What is the quality experience Patients definitions go beyond the perception of your excellent treatment.

Oct. 1, 1998
3M Dental, winner of the 1997 Malcolm Baldrige National Quality Award, is proud to sponsor the Dental Economics year-long "Quality Management" series.

What is the `quality experience`

Patients` definitions go beyond the perception of your excellent treatment.

3M Dental, winner of the 1997 Malcolm Baldrige National Quality Award, is proud to sponsor the Dental Economics year-long "Quality Management" series.

Dr. Bruce Waterman

I ate dinner at a restaurant known for its Mexican food. The beef prepared by the world-renowned chef comes from cows fed only natural products, and the vegetables are never sprayed with insecticides. Then why was my meal not a "quality" experience? At this particular restaurant, the reservations were fouled up, the hostess was rude, and the waiter often rolled his eyes while rendering poor service. But the food was good!

In our dental practices, do we ever provide care that resembles this restaurant scenario? We may not intentionally, but offices that have more routine foul-ups generally provide less of a "quality" experience. We may place a crown that is perfect clinically, but if our customer service is poor, the patient leaves with a feeling that may be less than positive. Unfortunately, the bulk of our training is on the clinical aspects of dentistry. We have been left to find our way on the customer service side. Not that clinical excellence isn`t important, but to the patient, quality is the whole enchilada.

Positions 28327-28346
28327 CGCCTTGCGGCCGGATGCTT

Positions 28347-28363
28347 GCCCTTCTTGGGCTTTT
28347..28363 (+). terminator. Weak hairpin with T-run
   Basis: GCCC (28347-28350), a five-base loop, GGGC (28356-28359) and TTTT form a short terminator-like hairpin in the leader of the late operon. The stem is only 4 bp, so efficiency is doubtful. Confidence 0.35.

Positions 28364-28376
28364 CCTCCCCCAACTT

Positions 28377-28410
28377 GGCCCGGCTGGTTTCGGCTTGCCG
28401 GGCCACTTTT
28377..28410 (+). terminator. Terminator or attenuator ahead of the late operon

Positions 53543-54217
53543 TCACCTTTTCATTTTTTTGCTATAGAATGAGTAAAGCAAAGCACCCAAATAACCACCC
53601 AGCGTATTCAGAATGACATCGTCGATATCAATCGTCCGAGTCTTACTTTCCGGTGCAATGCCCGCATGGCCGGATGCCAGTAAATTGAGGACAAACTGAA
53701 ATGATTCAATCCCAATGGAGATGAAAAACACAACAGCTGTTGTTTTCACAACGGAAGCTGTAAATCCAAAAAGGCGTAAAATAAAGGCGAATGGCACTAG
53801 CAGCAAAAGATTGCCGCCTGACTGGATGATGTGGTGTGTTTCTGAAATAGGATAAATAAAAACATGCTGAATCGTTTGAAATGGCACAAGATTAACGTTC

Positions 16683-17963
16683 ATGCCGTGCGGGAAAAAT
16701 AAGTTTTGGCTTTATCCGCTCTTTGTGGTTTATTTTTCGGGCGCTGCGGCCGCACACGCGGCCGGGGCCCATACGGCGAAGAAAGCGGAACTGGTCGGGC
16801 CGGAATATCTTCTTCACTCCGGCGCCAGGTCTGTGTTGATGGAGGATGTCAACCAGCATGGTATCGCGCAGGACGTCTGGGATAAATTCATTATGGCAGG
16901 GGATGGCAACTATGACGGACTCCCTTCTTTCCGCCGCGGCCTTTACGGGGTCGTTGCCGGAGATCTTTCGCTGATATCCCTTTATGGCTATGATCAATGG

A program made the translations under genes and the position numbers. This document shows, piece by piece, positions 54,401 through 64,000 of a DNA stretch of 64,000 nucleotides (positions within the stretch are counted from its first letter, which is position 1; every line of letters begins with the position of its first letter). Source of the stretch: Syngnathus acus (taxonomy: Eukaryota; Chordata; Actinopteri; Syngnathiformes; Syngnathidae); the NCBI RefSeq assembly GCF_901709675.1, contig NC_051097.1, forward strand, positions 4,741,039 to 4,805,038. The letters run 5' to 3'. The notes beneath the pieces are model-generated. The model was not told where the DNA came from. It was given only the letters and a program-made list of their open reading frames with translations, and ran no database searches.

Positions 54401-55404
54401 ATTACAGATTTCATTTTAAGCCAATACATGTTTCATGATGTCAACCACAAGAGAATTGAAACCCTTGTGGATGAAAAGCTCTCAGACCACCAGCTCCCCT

What is quality? This is an intriguing question, because it seems that businesses that provide "quality" seem to do well. "Quality" is hard to define but we all know we want more of it as consumers and in our businesses. When I have asked groups what quality is, I have received varied responses such as "the crown fits," "the schedule is accurate," "disease is controlled," or "the patient is happy."

The dictionary defines quality as a degree of excellence. Phillip Crosby of Crosby Quality Consulting defines quality as conformance to requirements. Dr. W. Edward Deming, guru of the quality revolution and Total Quality Management, says that quality is determined by the customer. Quality seems to be a mystical concept - kind of like jazz, you know it when you hear it or see it. All of these definitions are sensible, but we wet-gloved dentists need something tangible, operational, and less philosophical. If you look back at the definitions of quality above, I can tell you that none are wrong. Collectively, all of them are right in one way or another.

From the practical standpoint of our practices, we need an all-inclusive definition. I suggest that quality is, "Meeting or exceeding the internal (dentist and staff) and external (patient) customers` requirements throughout the entire patient experience." It is all the little things that make the big difference.

How can we have more quality?

Every improvement we make in our practices increases quality. If continuous improvement is your core philosophy, then your ultimate result will be continuous quality improvement. The three categories of quality in our dental practices are:

n Clinical quality - Clinical excellence is the foundation on which all other quality is built.

n Customer service quality - We must focus on the needs and expectations of our customers as the guide to our decision making, not just production. If our patients are the emphasis, the production will follow. For example, IBM used to manufacture computers and then try to make customers buy them. Using this production mentality, IBM was losing more money than any company in the history of the world. IBM got a new CEO, and now it`s making millions again. His explanation: "We asked the customers what they wanted."